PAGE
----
U.S. Government Warns Agencies Of Security Threats To Android Devices

The U.S. Department of Homeland Security has today issued a new report warning security agencies that all Android phones should have an antivirus software installed, highlighting that Google’s mobile operating system currently accounts for the vast majority of mobile malware, AppleInsider reports. The report notes that 44% of Android users, who are still running an outdated version of the OS known as “Gingerbread,” are at the highest risk of malicious software.

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Almost half of the malicious apps found on older versions of Android are so-called “text message trojans”, using which hackers can send text messages to premium-rate numbers, resulting in charges to the user. The Homeland Security has also highlighted threats like rootkits, which log data such as locations, keystrokes and passwords, and fake Google Play domains, which trick users into installing malicious software that can steal sensitive information.

To address these issues, the government recommends that agencies require Android-based phones have security suites installed that can combat malware threats. Users are also advised to install “Carrier IQ Test” to detect malicious software, and to regularly update their Android antivirus software.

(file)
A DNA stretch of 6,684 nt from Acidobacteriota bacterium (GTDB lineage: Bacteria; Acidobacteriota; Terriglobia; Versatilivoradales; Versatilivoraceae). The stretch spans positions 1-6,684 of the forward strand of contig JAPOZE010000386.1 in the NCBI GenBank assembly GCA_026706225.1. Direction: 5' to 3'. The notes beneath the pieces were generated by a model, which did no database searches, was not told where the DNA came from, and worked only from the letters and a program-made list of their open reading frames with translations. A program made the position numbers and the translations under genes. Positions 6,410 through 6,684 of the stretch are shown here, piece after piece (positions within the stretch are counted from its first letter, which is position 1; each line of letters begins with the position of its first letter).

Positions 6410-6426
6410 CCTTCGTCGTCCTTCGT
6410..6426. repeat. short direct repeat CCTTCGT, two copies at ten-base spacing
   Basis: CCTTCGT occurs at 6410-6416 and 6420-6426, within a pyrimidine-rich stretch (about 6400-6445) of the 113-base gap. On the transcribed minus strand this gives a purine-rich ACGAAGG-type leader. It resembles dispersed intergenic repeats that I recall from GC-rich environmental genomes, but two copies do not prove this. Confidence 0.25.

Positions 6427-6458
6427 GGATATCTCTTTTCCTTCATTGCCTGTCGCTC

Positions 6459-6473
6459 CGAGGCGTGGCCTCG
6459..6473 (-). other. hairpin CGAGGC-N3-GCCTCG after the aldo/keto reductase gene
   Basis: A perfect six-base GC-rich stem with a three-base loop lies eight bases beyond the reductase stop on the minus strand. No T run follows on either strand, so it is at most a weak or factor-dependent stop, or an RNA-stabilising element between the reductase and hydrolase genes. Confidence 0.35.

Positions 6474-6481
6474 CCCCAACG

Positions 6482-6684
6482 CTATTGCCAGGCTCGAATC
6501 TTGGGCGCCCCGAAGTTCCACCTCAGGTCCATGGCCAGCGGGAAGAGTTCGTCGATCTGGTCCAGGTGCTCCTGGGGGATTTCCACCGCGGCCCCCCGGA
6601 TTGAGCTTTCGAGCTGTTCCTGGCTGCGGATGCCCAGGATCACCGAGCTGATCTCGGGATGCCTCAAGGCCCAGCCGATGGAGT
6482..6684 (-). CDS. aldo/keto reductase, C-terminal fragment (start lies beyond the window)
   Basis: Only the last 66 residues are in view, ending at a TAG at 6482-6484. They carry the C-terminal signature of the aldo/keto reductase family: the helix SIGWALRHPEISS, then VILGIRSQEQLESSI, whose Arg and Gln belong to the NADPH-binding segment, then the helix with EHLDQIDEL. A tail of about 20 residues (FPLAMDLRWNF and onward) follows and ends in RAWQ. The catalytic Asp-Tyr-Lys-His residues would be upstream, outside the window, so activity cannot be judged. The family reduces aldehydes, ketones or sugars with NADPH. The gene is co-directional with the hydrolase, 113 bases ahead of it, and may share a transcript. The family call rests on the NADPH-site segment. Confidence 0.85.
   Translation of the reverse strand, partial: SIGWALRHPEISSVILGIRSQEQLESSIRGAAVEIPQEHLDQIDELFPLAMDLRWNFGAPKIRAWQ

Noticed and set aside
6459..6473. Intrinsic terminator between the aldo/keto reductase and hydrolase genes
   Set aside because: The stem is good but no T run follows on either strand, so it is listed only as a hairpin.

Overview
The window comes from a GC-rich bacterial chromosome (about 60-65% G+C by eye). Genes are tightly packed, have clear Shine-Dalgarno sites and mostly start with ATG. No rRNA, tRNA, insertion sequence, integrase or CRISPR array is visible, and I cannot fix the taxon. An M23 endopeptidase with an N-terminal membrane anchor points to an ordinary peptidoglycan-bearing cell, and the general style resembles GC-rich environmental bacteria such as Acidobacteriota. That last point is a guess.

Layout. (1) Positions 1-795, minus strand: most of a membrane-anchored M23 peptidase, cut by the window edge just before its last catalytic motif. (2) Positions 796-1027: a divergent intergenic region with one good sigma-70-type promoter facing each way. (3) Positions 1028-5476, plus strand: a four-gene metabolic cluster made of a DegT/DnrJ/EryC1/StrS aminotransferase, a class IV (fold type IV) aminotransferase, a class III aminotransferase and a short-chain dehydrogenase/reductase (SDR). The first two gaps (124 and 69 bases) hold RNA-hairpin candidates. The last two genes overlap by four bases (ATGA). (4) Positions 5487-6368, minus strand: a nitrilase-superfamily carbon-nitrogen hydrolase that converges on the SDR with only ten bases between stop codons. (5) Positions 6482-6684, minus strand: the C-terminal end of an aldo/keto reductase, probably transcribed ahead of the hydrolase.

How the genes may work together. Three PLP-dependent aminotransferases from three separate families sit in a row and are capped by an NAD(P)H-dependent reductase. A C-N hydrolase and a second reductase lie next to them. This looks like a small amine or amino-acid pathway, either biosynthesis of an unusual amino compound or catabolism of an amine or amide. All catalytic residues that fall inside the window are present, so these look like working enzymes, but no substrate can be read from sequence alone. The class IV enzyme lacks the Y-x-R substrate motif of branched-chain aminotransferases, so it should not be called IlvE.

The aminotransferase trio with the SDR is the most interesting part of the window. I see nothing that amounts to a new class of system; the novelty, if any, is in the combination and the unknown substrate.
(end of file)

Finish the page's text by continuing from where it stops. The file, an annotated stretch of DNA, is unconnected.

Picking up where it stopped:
While Android accounts for most mobile malware, the second largest platform for malicious software, based on F-Secure’s data, is Nokia’s outgoing Symbian platform, which is home to 19 percent of malware threats. Apple’s iOS comes in distant third with 0.7 percent, while Windows Mobile and BlackBerry are each home to 0.3 percent of malware threats.

The same F-Secure report was also cited by Apple’s head of worldwide marketing Phil Schiller in March, when he tweeted advising users to “be safe out there.”